Other Muslims use creativity and visual styles to break out of this “good Muslim/bad Muslim” dichotomy. In 2017, amateur rapper Mona Haydar released two music videos: “Hijabi (Wrap my Hijab)” with over 2.8 million views, and “Dog” with over 1.2 million views. At first glance, the “Hijabi (Wrap my Hijab)” video looks like a typical fashion video with groups of women showing off their styles and dancing to the music. But on deeper examination, the song lyrics, body gestures and compositions present a message of female empowerment and unity against racism and male aggression. The opening lines recreate the insensitive things that men say to Muslim women on the street: “What that hair look like? Bet that hair look nice.” But Mona’s response calls out the Orientalism in those catcalls: “Not your exotic vacation. I’m bored with your fascination.” As Mona raps, groups of women sit up straight with serious expressions; they make little eye contact with the camera. As opposed to the come hither look that invites the male gaze, the women refuse to return the gaze, challenge the gaze by staring down the camera, or dance and perform for the enjoyment of each other.

The lyrics move into a celebration of the diversity of Muslim, with the repeated hook, “All around the world, love women every shading,” and women from a variety of cultural backgrounds dance and sing. This song addresses the concern that Muslims of African origin, either immigrants or American-born, often face discrimination or judgment within Muslim communities. The rap concludes with Mona name-dropping a plethora of ethnic, cultural and religious identity markers of Muslim women, but the message of this video is that Muslim women should unite because of their religion and interest in feminist causes.

Mona’s second video, “Dog,” is even more biting in its criticism of Muslim men who try to police how women dress and act, but these same men commit graver sins “on the DL,” like flirting, cheating, harassing and even assaulting women. As Mona raps, “Sheikhs on the DL, sheikhs in my DM, begging me to shake it on my cam in the PM.” Another repeated line points out the hypocrisy of these men, who claim to be pious religious leaders but harass women online, “Say you can save my spirit. But you’re a dog at night.” Other lines point out how women are silenced in Muslim circles, such as, “Panel on women, only dudes. Um, excuse me. Really? Rude.” Mona addresses how some Muslim men claim that what women are doing is “haram” by trying to have a voice in the Muslim community.

This video itself demonstrates that Muslim women are coming together to speak out against harassment and assault. Most of the video features Mona by herself or with the video’s guest star, Jackie Cruz, an actress from Orange is the New Black. Towards the end of the video, there are scenes of Mona with a crew of other women, not all hijabis, behind her. This video fits in perfectly with the wider social conversation around sexual assault and harassment, but Mona actually released this song before the momentum around #metoo and #timesup got moving. The video ends with stats about how many women are assaulted or abused as a call to take action.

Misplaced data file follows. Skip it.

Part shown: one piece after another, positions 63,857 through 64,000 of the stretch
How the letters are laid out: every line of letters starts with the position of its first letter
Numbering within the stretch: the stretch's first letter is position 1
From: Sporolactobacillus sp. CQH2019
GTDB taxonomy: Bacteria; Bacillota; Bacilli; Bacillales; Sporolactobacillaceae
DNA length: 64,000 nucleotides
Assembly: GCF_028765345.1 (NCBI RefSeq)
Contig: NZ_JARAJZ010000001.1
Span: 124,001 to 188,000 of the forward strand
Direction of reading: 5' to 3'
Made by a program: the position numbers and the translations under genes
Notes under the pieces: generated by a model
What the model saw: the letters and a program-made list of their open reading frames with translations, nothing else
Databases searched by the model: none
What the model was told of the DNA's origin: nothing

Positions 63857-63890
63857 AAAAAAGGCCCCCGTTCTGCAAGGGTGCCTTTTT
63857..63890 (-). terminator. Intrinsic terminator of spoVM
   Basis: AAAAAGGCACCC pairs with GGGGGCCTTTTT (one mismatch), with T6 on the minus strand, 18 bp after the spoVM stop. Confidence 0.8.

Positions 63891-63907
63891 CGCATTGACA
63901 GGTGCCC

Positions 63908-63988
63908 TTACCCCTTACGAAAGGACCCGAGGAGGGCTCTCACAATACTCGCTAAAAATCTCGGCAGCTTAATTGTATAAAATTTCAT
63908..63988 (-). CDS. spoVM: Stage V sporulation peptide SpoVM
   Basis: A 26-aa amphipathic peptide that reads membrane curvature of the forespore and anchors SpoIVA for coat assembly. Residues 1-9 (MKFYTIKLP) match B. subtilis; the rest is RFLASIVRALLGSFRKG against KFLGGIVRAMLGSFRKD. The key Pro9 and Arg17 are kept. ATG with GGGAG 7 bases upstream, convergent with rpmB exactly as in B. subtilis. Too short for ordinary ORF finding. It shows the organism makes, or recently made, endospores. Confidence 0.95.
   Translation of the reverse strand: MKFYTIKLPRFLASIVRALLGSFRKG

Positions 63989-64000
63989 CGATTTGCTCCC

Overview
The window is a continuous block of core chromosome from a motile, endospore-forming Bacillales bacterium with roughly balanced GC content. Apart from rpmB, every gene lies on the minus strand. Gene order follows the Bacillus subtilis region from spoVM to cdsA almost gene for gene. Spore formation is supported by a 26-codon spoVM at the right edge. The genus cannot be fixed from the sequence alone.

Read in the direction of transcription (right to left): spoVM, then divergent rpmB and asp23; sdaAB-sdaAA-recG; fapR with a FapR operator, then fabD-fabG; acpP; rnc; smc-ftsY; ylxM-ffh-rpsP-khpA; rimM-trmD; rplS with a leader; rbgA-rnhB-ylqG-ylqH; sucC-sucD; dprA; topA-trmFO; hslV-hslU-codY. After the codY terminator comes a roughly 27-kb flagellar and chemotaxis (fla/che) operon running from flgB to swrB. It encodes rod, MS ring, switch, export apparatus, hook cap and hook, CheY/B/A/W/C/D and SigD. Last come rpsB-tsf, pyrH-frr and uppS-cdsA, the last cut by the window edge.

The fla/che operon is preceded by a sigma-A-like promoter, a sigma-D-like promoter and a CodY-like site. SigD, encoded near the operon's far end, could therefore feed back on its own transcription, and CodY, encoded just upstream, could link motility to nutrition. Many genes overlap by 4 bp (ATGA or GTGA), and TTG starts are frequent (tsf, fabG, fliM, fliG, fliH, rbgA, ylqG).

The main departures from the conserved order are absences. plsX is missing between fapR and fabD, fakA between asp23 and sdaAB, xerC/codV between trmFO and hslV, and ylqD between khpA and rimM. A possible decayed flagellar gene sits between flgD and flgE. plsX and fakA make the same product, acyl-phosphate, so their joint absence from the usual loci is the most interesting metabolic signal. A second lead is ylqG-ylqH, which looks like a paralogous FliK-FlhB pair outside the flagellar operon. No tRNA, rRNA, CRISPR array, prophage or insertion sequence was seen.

In the months since this video was released, acusations of assault and harassment have been levied against several prominent Muslim leaders, most notably Swiss scholar Tariq Ramadan. In an Atlantic article, Jalal Baig explains why the pressure to be “good Muslims” makes it difficult for Muslim women to talk about abuse within the community, “Anti-Muslim sentiment has made Muslims balk at publicly airing their dirty laundry; nobody wants to fan the already raging flames of Islamophobia.” When these issues are brought up, real concerns about women’s rights are lost in the negative rhetoric that demonizes Muslim men and the entire religion of Islam.

These few examples showcase that Muslim women are tired of being voiceless icons, wearing their hijab and representing to Westerners the oppression of Islam and to Muslim leaders the perfection of piety of the religion. As Muslim women come together across a variety of backgrounds in terms of culture, class, race, sexuality and interpretations of Islam, they are becoming more vocal about oppression within and outside of Muslim communities. They see the intersections of injustices around issues like racism, colorism, classism, sexism and homophobia.


We can look at how the developing #metoo movement relies greatly on solidarity across boundaries, created to divide women. Recent examples, such as Kesha’s emotional Grammy performance surrounded by a choir of women, the devastating testimony of the “army” of young women who were abused by USA Gymnastics physician Larry Nassar, and the Time magazine cover story of the “silence breakers” from many walks of life, illustrate how women (and male allies) must do this work collectively. Muslim women use websites like FITNA and MuslimGirl to collectively organize and share information. Furthermore, Mona Haydar’s music videos creatively display pride in the diverse identities of Muslim women, “every shading,” and they illustrate how women are collaborating across these divides.